Ramesh s/o Krishnan v AXA Life Insurance Singapore Pte Ltd

JurisdictionSingapore
CourtHigh Court (Singapore)
JudgeGeorge Wei JC
Plaintiff CounselEugene Singarajah Thuraisingam, Cheong Jun Ming Mervyn and Jerrie Tan Qiu Lin (Eugene Thuraisingam LLP)
Subject MatterMalice,Justification,Qualified privilege,Malicious falsehood,Defamation,Defamatory statements,Tort,Negligence,Duty of care,Breach of duty
Published date05 August 2016
Defendant CounselK Muralidharan Pillai, Luo Qing Hui and Huang Jieyang (Rajah & Tan Singapore LLP)
Date06 May 2015
Docket NumberSuit No 1022 of 2012
Hearing Date05 May 2014,17 January 2014,09 January 2014,10 January 2014,07 January 2014,16 January 2014,08 January 2014,14 January 2014,15 January 2014
George Wei JC:

This case concerns a claim for defamation arising from several reference checks and communications made in respect of the plaintiff, a financial adviser (“the Plaintiff”). These were provided by the defendant, AXA Life Insurance Singapore Pte Ltd (“the Defendant”), to the Monetary Authority of Singapore (“MAS”) and potential employers of the Plaintiff, namely, Prudential Assurance Company Singapore Private Limited (“Prudential”) and Tokio Marine Insurance Singapore Limited (“Tokio Marine”).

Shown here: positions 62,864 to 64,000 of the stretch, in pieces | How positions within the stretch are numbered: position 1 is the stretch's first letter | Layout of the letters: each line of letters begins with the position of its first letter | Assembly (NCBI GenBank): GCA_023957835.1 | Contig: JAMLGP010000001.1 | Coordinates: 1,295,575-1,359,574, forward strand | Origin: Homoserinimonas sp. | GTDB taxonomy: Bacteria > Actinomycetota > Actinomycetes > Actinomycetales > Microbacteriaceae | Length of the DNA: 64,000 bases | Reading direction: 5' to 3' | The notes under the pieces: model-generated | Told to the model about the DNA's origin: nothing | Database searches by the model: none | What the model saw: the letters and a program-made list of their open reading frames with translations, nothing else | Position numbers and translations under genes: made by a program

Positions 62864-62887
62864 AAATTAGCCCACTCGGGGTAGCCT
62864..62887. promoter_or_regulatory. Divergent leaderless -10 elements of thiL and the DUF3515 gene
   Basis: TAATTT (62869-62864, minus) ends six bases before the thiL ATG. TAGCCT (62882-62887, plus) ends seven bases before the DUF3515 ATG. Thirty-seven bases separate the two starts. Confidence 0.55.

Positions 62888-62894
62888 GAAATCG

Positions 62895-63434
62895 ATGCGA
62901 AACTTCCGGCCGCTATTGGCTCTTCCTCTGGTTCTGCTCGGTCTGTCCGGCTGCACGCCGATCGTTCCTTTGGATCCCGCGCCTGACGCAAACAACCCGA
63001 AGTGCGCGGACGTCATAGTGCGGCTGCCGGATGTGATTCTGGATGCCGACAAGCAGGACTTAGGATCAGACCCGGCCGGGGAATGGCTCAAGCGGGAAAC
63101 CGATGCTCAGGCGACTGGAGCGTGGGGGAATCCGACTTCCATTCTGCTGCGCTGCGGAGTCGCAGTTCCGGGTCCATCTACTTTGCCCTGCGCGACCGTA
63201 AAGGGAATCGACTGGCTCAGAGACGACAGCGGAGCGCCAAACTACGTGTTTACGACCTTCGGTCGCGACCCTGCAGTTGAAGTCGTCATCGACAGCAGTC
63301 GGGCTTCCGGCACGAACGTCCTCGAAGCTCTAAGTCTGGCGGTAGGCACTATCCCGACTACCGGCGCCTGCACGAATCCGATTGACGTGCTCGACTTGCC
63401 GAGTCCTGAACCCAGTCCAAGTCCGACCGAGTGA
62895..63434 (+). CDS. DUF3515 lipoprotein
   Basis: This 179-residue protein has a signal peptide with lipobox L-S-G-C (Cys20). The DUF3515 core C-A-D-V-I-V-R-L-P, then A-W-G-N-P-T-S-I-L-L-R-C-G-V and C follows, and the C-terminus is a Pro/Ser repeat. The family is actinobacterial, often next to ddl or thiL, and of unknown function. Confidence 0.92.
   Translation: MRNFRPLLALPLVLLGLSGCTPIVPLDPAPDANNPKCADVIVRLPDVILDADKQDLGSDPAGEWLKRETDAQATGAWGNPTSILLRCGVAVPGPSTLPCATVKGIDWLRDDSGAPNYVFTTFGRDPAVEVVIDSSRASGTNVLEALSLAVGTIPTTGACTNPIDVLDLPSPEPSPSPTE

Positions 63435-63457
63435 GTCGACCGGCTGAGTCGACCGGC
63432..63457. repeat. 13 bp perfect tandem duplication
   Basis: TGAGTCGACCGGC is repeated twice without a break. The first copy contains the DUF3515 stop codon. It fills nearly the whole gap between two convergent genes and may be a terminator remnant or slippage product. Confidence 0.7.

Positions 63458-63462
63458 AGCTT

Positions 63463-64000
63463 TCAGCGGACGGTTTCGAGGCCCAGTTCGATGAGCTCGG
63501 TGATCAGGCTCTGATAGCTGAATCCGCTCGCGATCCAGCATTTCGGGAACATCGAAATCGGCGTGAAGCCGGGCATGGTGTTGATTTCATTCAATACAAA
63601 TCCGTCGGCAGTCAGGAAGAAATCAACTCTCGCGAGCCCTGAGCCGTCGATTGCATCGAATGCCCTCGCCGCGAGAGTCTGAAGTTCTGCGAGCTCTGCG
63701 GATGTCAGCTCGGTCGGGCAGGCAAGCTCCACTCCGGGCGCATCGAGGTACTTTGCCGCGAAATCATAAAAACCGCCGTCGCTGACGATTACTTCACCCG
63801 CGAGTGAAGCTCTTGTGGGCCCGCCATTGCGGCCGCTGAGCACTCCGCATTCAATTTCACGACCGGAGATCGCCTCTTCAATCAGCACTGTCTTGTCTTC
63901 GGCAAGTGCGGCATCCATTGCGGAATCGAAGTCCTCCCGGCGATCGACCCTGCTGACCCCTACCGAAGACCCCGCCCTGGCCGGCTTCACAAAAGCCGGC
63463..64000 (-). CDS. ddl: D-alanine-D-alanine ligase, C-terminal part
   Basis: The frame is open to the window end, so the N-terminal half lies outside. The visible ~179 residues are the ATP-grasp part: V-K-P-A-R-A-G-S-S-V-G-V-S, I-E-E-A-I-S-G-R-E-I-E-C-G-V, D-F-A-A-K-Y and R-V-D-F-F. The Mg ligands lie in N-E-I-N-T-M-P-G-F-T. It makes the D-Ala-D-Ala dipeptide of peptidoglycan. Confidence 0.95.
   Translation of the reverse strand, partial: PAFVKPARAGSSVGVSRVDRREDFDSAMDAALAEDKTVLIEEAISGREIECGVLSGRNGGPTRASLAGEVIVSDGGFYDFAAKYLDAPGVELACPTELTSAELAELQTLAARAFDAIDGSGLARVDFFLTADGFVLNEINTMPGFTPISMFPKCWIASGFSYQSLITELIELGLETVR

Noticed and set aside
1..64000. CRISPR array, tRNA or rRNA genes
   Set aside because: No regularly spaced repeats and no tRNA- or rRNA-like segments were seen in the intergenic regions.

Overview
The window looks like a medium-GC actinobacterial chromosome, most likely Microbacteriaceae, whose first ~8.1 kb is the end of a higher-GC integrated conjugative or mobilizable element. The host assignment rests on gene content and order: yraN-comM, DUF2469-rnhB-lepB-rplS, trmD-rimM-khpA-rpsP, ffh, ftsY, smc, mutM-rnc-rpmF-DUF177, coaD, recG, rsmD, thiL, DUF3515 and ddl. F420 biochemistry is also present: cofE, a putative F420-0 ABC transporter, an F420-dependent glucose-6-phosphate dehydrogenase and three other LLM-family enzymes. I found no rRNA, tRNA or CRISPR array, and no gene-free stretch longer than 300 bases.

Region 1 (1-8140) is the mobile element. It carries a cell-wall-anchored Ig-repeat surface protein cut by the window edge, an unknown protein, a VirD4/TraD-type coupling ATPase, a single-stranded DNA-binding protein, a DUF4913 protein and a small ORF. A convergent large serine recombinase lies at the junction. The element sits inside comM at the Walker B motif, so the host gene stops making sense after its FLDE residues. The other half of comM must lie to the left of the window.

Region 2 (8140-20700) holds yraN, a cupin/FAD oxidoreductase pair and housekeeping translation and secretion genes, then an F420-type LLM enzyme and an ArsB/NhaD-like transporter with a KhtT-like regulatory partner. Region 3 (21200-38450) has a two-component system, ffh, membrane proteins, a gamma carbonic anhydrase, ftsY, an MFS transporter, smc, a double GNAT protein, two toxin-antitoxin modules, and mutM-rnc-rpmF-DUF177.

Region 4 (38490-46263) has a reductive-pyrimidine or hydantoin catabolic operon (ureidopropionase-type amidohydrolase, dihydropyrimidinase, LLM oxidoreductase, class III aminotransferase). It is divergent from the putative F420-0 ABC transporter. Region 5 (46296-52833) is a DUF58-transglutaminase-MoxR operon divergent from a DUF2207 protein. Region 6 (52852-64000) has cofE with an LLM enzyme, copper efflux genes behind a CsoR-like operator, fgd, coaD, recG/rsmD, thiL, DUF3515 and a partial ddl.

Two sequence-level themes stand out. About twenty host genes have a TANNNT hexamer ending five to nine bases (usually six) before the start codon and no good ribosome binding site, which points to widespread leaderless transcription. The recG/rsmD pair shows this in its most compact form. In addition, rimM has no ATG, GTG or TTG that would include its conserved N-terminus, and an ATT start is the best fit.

The Plaintiff also claims malicious falsehood and negligence on the part of the Defendant in the reference checks that were provided to these potential employers. The trial took place over a period of eight days. I reserved judgment upon the conclusion of the trial. Having considered both the evidence and the parties’ submissions, I dismiss the Plaintiff’s claims in defamation, malicious falsehood and negligence. I now set out the grounds for my decision.

The facts

Prior to joining the Defendant, the Plaintiff worked as an insurance agent at other insurance companies including Phillip Securities and Manulife Financial. It is not in dispute that the Plaintiff’s services at Manulife Financial were terminated for reasons relating to persistency and compliance issues.1